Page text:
Space touches our lives on average 20‑30 times a day. Weather forecasts and climate patterns, ATMs, GPS and smartphone maps, ground and air traffic control, industrial farming, and big‑data management all depend on satellites. Space science is seminal to the development of autonomous cars, smart cities, robotics, and AI. Private firms are working on reusable rockets, 30‑minute‑max travel anywhere on Earth, and colonizing Mars. The global space market is currently valued at over USD $380 billion and it is predicted to grow to the multi‑trillions. A country without an independent ability to launch satellites risks its sovereignty.
Canada’s Maritime Launch Services (MLS), founded in Canso, Nova Scotia, in 2016, is so far this country’s only commercial spaceport. First launches are planned for 2020. It’s a start, although for students clubs like Rocket that are already operating like companies, it hardly constitutes a job market. “I hate politics,” Fortier says, “but I see it as part of my duty to make rocketry happen here. This is something I want to change.”
Space has always been the meeting place of fantasy and reality, the setting for everything from scientific research and starry romance to military strategy and geopolitical rivalry. Now, space exploration looms as a necessity for human survival. While growing legions of committed Earthlings strive to remediate land and oceans, many—including Fortier—already envision humanity as an interplanetary species. “Most of my friends think I’m crazy,” Fortier laughs, “but one extinction event could wipe us out here.” He knows better than most that, although there’s no place like home, sometimes you have to leave.
Help UBC Rocket Get to Space!
Rocketry is expensive. Preparation for the Base 11 Space Challenge alone will cost UBC Rocket close to $80,000. “We’re about an eighth of the way there,” club co-captain Hubert Fortier laughs. Want to help UBC rocketeers reach space? Here’s a list of tools and materials they need. You can donate at support.ubc.ca/ubc-rocket, email email@example.com, or scan the following QR code. Per aspera ad astra!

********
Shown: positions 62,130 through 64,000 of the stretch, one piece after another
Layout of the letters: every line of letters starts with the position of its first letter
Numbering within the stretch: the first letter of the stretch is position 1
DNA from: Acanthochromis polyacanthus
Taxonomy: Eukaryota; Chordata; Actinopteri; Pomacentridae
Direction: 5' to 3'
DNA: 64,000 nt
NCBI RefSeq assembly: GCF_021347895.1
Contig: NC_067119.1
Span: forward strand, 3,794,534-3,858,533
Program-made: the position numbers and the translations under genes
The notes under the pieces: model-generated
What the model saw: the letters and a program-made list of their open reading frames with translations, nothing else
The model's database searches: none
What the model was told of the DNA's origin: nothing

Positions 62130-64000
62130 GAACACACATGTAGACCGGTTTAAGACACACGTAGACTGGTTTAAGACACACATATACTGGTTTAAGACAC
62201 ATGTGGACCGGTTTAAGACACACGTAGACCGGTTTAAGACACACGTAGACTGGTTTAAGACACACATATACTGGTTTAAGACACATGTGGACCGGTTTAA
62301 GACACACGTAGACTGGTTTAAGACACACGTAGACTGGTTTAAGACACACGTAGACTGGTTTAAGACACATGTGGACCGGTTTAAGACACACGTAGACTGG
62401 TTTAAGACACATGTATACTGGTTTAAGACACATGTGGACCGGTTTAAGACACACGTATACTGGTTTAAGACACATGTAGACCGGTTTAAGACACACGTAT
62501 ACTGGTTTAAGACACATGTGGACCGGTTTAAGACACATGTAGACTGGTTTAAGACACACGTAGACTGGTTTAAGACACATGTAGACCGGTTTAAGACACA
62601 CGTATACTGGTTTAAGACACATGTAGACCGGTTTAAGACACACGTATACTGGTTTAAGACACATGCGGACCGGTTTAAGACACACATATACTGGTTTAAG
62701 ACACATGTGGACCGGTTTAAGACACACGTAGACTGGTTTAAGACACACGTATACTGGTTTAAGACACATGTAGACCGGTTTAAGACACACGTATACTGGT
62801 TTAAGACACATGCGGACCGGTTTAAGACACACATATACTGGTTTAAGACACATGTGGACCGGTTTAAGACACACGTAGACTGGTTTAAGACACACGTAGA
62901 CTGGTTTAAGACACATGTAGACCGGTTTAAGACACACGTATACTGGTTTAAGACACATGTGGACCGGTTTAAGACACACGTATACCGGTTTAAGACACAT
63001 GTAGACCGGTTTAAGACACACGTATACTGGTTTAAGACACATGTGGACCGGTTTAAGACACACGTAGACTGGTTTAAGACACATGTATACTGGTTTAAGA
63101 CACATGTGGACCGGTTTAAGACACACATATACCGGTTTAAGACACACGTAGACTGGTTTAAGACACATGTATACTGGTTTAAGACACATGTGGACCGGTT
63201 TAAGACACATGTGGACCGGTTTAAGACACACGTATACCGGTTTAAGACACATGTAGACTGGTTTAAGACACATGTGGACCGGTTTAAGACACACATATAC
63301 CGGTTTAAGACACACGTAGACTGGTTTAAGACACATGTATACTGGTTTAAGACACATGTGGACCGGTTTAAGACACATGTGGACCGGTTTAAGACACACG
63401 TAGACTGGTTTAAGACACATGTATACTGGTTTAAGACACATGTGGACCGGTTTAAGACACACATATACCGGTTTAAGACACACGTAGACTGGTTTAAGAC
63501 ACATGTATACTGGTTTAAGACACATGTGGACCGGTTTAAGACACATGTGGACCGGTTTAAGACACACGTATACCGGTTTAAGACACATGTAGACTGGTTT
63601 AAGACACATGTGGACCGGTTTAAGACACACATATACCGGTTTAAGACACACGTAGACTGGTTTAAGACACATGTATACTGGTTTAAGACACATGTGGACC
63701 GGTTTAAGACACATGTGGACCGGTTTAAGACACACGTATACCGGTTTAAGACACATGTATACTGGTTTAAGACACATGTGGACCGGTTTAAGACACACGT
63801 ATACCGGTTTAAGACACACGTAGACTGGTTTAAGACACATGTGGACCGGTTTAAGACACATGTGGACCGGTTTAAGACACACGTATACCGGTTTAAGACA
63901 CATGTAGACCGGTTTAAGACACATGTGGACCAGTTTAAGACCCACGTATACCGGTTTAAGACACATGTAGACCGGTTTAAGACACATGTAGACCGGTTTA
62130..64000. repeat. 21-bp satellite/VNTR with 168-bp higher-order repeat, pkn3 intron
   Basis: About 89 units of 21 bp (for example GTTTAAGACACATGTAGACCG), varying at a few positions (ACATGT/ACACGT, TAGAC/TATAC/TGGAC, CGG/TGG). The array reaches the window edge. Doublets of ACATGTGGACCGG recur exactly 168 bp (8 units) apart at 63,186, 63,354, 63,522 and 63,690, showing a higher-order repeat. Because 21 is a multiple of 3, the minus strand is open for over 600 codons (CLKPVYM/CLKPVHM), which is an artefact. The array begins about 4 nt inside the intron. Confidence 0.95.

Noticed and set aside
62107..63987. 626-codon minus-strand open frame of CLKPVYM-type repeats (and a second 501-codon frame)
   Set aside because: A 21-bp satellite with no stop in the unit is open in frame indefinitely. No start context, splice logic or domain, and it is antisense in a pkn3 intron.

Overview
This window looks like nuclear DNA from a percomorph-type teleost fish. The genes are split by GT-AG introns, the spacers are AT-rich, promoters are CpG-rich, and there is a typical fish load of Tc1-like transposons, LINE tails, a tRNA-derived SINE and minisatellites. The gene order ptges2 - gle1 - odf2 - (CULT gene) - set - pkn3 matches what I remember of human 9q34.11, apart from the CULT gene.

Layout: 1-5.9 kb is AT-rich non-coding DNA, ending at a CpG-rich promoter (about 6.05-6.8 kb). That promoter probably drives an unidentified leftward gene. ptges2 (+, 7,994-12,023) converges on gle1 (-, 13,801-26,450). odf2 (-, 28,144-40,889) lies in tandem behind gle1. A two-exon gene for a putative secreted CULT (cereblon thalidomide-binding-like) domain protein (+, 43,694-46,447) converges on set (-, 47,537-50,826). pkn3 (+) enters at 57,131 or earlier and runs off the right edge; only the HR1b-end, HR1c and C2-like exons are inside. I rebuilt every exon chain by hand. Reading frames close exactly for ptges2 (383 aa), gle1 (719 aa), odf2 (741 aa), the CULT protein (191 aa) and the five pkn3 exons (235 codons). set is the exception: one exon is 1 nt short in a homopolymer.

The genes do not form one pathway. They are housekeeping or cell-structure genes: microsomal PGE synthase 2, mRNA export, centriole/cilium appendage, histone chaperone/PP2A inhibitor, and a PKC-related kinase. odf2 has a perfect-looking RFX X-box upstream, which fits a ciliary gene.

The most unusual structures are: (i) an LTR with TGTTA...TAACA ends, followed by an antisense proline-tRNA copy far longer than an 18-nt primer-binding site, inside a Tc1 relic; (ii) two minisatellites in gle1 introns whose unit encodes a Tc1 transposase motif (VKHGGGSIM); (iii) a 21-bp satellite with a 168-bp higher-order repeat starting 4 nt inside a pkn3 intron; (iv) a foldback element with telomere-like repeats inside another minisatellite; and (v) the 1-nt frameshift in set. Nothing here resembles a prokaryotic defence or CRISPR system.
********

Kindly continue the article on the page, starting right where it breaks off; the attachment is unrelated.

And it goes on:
autoclave – for composite manufacturing and curing composite components
automated fiber placement machine – for manufacturing composite parts
CNC machines & tooling – for machining complex metal parts
filament winder – for composite manufacturing applications
laser cutting machine – for etching, cutting, and marking various materials
metal 3D printer – for 3D printing very complex metal parts
welders & welding equipment – for joining metals for manufacturing purposes
high volume 3D printers & filament – for 3D printing large ABS or PLA parts
tool cabinets & workbenches – for improving workspaces
standing drill press – for manufacturing various metal, plastic, or composite parts
high performance PC workstations – for running intensive simulations
oscilloscopes – for analyzing electronic signals
reflow oven – for reflow soldering of surface mount electronic components
various power tools – for general work and various tasks
composite materials & supplies – needed to manufacture our composite parts
safety supplies & equipment – to keep our members safe